In the beginning of the 2020 quarantine, before the Pandemic Album became a thing, singer and songwriter Charli XCX gathered her fans — affectionately called “Angels” — on Zoom for an announcement.
“My positivity goes hand-in-hand with being creative,” she said. “I really need to be creative to feel happy and to feel comfortable and to make sure that my mental health is staying on track.”
Charli XCX then shared that she planned to focus all of that creativity on a new album, how i’m feeling now. “I’m going to basically be making it live,” she continued. “I want to open up the entire process to all of you. I’m gonna be sharing demos with you, acapellas with you, I’m going to ask you guys to help me make videos.”
While recording her fourth LP over a five-week period, Charli XCX enlisted directors Bradley & Pablo (who also directed her music video for “2099”) to capture her journey. The resulting documentary, called Alone Together, debuted at this year’s SXSW and will be released worldwide on March 20.
While the documentary’s main focus is the whirlwind process of making an album in a mere 40 days, Charli XCX’s unique relationship with the Angels is the magic ingredient truly makes the film shine. It’s that rapport, forged by chatrooms, Zoom, social media, virtual meetups and dance parties, which makes Alone Together feel like a seminal time capsule of the 2020-2021 era.
As Charli XCX records how i’m feeling now, her fans aren’t just voyeurs, they’re true collaborators. While writing and recording her song “anthems,” the singer hops on Instagram live to ask Angels to help her finish a few lyrics. “Well, I just wrote lyrics with my fans online, which was really cool. They have good ideas,” she says as she films herself. “Now I’m going to record.”
She then posts a Twitter update: “here the first instrumental from the first song I’ve been working on for the album. I’ll share a version with my vocal/topline ideas on my insta live.” The scene cuts to a handful of different Angels immediately playing the song they just helped bring to life, giving them a rare feeling of connection. “It’s just so fun to be alone in your room and put your headphones in and listen to the new stuff and just dance, and like forget about it for three minutes,” says one fan. “The fact that everyone as a community can listen to this online at the same time, it’s like you get to be there with everyone else,” adds @nxtlvlarchi.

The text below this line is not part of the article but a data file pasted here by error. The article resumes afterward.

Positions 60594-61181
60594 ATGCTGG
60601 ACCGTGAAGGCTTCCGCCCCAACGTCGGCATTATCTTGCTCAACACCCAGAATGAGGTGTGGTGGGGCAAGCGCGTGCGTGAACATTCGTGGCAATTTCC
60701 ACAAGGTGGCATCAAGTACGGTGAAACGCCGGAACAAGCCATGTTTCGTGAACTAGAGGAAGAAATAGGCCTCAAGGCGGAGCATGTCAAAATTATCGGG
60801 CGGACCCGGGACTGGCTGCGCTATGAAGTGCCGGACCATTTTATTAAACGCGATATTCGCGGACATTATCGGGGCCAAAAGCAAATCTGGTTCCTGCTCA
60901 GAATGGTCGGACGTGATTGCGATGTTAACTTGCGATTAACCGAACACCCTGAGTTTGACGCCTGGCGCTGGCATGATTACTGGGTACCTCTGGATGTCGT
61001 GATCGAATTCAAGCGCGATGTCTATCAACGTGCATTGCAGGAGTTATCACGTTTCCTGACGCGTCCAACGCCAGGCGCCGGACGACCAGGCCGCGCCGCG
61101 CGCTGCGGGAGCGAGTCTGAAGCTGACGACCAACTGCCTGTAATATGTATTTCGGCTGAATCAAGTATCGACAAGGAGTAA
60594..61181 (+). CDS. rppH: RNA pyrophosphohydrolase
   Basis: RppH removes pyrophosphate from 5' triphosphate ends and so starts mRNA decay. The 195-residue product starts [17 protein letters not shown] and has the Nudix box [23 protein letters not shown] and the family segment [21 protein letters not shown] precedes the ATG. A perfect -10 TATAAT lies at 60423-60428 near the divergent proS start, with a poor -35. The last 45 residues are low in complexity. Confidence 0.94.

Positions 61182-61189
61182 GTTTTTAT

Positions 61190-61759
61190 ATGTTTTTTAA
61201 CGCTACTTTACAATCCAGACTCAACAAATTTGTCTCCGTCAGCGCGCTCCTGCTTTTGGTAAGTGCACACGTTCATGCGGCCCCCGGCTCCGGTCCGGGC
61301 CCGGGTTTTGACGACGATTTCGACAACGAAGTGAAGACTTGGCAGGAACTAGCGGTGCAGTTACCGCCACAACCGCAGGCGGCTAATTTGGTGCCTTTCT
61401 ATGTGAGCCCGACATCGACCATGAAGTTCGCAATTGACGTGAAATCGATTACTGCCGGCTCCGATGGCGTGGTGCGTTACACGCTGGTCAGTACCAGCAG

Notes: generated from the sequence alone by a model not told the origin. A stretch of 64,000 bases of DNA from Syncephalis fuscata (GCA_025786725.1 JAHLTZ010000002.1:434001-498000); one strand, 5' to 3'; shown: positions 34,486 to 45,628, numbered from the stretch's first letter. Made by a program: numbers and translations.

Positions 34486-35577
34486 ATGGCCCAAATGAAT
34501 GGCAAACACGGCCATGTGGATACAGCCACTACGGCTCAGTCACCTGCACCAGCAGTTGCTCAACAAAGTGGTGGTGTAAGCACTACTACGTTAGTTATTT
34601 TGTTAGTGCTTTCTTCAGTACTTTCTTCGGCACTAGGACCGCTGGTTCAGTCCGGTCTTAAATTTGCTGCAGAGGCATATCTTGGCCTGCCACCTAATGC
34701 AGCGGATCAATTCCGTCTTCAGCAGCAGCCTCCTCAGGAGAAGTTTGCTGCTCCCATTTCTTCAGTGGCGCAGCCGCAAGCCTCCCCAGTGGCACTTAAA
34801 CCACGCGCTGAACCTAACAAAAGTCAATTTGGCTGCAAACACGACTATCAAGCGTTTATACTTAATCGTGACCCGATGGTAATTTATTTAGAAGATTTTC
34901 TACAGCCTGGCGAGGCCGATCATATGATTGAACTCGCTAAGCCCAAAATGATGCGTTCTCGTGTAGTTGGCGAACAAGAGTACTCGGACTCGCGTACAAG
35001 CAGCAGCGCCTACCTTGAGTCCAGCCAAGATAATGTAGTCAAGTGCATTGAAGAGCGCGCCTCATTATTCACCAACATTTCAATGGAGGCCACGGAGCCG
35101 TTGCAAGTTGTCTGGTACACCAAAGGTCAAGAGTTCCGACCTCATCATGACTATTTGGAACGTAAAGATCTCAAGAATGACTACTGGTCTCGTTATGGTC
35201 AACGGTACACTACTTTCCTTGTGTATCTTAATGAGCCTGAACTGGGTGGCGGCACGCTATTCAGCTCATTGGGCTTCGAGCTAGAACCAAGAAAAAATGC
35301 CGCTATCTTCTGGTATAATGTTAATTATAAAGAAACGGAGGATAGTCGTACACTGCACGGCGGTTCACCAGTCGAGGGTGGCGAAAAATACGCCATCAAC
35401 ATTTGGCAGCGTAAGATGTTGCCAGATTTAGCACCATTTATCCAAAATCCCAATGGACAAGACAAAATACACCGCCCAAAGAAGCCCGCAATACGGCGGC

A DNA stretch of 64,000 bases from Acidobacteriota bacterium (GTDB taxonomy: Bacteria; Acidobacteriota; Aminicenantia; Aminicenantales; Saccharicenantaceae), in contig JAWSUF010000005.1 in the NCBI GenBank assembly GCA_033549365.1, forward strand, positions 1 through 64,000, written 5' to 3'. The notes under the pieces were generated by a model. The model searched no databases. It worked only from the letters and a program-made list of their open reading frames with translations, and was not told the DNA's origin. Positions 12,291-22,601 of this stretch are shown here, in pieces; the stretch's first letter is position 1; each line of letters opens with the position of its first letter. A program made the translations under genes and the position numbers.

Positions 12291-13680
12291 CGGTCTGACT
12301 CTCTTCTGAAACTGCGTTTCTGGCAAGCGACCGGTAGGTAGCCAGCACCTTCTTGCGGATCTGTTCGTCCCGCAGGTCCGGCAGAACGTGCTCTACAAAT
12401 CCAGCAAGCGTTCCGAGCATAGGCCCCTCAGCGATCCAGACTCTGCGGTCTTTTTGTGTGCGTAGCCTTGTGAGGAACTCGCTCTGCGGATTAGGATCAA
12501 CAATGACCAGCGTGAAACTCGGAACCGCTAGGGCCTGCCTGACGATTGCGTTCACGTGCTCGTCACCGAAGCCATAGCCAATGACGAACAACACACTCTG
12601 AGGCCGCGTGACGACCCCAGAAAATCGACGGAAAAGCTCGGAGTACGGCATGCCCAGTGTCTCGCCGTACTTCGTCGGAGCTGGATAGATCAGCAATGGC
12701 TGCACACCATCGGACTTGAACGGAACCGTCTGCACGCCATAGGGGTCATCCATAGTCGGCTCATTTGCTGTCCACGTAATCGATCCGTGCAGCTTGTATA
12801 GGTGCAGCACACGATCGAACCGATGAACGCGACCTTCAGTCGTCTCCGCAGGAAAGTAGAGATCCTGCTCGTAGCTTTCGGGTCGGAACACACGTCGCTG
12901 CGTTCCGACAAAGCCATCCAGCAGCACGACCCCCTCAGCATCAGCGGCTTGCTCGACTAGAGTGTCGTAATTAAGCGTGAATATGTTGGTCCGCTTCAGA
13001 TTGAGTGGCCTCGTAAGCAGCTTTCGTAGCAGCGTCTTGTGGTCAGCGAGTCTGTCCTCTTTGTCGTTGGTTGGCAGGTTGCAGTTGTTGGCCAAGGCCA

For the music video for “claws,” Charli XCX dons a green suit in front of a green screen and has her fans submit footage and images to project on to her. “claws green screen is now available now for u to download and play with go crazy angels,” Charli tweets.
“A lot of people don’t have supportive parents or family that they’re staying with at the moment, and that’s a really tough thing for them,” says Atlanta-based fan Ellen (@elln2angel) as she makes her submission to the “claws” visual. “Just having something to feel like they’re a part of, and to contribute to, and talk about has definitively been a bright part of it.”
The community of Angels are also motivated to act on their own in order to support each other. “I don’t have many friends in real life,” says Ronald (@bodyofmyown), a fan from Mexico. “Here where I live, the people that surround me don’t like the way I dress or the music I listen to — they will never understand me.” Ronald decides to throw a virtual party for Angels, in which they play DJ sets and remixes of their favourite Charli XCX songs. At the end of the party, Charli herself shows up to the delight of her fans, and plays a demo of a new version of her song “Click.”
Of course, as is with any ambitious project (especially a quarantine project), there are low points in which the end feels too far out of reach. During these difficult moments, when Charli XCX feels stressed and overwhelmed, she sends audio messages to Angels on her Instagram sharing her fears. After all, the point of how i’m feeling now is to capture the real, complex emotions of this time period — and not just the good ones. In return, Angels send her words of encouragement and art to let her know that she isn’t going through the journey alone.
But Charli XCX eventually meets her deadline, and celebrates her release day with the people who helped her get there: her fans. The documentary ends with the singer throwing a virtual album release party at Club Quarantine, a nightly LGBTQ+ party on Zoom.
“I went to a listening party a few weeks ago and it was honestly one of the most fun times I’ve had in quarantine so far,” Ellen says. “Everybody just dancing and enjoying all the same music and feeling like you’re in a room with everybody….I don’t know how to explain it, it just feels really comforting.”
Watching this tight-knit fandom process their feelings and emotions through Zoom session and virtual collaborations together feels surreal in many ways. We still haven’t yet come out on the other side of the pandemic, but somehow this documentary still feels like watching a relic of the past. And even though the circumstances through which Alone Together was filmed were difficult, it’s heartening to see a community step forward in the face of stagnancy, .
“We are all in some ways going through exactly the same thing,” Charli XCX says at the end of the film. “And it feels like this new way of connecting. We created a world online where we could be together, and we went somewhere without even having to leave our bedrooms. In a time where we were forced to be apart, we felt connected in ways we never had before.”